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Effects of Sample Orientation on Nonpiloted Ignition of Thin Poly(methyl methacrylate) Sheet by a Laser. Part 1. Theoretical Prediction.


pdf icon Effects of Sample Orientation on Nonpiloted Ignition of Thin Poly(methyl methacrylate) Sheet by a Laser. Part 1. Theoretical Prediction. (4791 K)
Nakamura, Y.; Kashiwagi, T.

Combustion and Flame, Vol. 141, No. 1/2, 149-169, April 2005.

Keywords:

poly(methyl methacrylate); ignition; gravity; lasers; radiant source; equations; heat release rate; temperature contour; oxygen

Abstract:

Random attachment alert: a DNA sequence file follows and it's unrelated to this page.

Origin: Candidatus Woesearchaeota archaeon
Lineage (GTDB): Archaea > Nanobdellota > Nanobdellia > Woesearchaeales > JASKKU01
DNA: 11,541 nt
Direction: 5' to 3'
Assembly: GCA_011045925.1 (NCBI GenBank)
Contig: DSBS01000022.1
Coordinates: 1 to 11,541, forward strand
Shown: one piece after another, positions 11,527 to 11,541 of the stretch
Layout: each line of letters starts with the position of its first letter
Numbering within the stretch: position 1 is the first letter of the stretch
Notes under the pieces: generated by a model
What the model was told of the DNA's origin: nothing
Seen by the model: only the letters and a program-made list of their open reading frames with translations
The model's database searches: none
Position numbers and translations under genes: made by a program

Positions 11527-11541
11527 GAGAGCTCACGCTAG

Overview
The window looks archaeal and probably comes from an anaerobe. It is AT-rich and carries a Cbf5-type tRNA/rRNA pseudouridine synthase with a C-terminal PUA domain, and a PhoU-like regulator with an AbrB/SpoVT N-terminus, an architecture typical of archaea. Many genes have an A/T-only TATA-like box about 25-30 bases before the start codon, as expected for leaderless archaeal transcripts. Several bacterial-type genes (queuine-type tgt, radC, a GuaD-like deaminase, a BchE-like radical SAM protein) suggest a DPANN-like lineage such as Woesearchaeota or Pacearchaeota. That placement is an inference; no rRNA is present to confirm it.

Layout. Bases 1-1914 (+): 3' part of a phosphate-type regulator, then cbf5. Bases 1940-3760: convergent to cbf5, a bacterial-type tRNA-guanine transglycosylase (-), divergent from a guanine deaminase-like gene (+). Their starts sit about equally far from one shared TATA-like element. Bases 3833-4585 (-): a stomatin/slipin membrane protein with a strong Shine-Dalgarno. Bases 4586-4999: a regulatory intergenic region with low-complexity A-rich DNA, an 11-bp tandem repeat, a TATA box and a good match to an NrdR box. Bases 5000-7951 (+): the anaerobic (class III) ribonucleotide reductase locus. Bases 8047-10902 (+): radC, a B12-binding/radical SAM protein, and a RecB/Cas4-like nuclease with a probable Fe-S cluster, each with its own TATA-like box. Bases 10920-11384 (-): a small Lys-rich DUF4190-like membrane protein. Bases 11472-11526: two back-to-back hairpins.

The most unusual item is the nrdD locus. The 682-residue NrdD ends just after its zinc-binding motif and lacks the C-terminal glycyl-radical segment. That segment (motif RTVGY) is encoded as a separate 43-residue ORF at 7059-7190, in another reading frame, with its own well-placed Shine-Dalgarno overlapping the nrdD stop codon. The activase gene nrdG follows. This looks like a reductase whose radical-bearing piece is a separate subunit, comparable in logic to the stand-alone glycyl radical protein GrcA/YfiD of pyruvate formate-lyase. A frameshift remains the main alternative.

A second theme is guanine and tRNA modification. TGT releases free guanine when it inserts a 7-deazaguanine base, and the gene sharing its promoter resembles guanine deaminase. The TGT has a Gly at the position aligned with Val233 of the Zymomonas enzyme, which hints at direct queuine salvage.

Nonpiloted ignition processes of a thin poly(methyl methacrylate) (PMMA) sheet (0.2 mm thick) with a laser beam as an external radiant source are investigated using three-dimensional, time-dependent numerical calculations. The effects of sample orientation angle on ignition delay time in quiescent air in a normal-gravity environment and of imposed velocity in a microgravity environment are determined. The numerical model includes heat and mass transport processes with global one-step chemical reactions in both gas and solid phases. A simple absorption model based on Beer's law is introduced and bulk absorption coefficients are applied to the solid PMMA and evolved methylmethacrylate (MMA). The PMMA sample surface is kept normal to the incident radiation at all sample orientation angles. In a zero gravity environment, ignition delay time increases with an increase in imposed flow velocity. In quiescent normal gravity, ignition delay time has a strong dependency on the sample orientation angle due to a complex interaction between the buoyancy-induced flow containing evolved MMA and the incident laser beam. Without absorption of the incident radiation by the evolved MMA, ignition is not achieved. The most favorable ignition configuration is the ceiling configuration (downward-facing horizontal sample irradiated by upward laser beam). The formation of a hole through the thin sample due to consumption has two counteractive effects on the ignition process: one is a reduction in the fuel supply rate, and the other is an increase in the air supply from the side opposite to the irradiated side by the buoyancy-induced flow through the hole.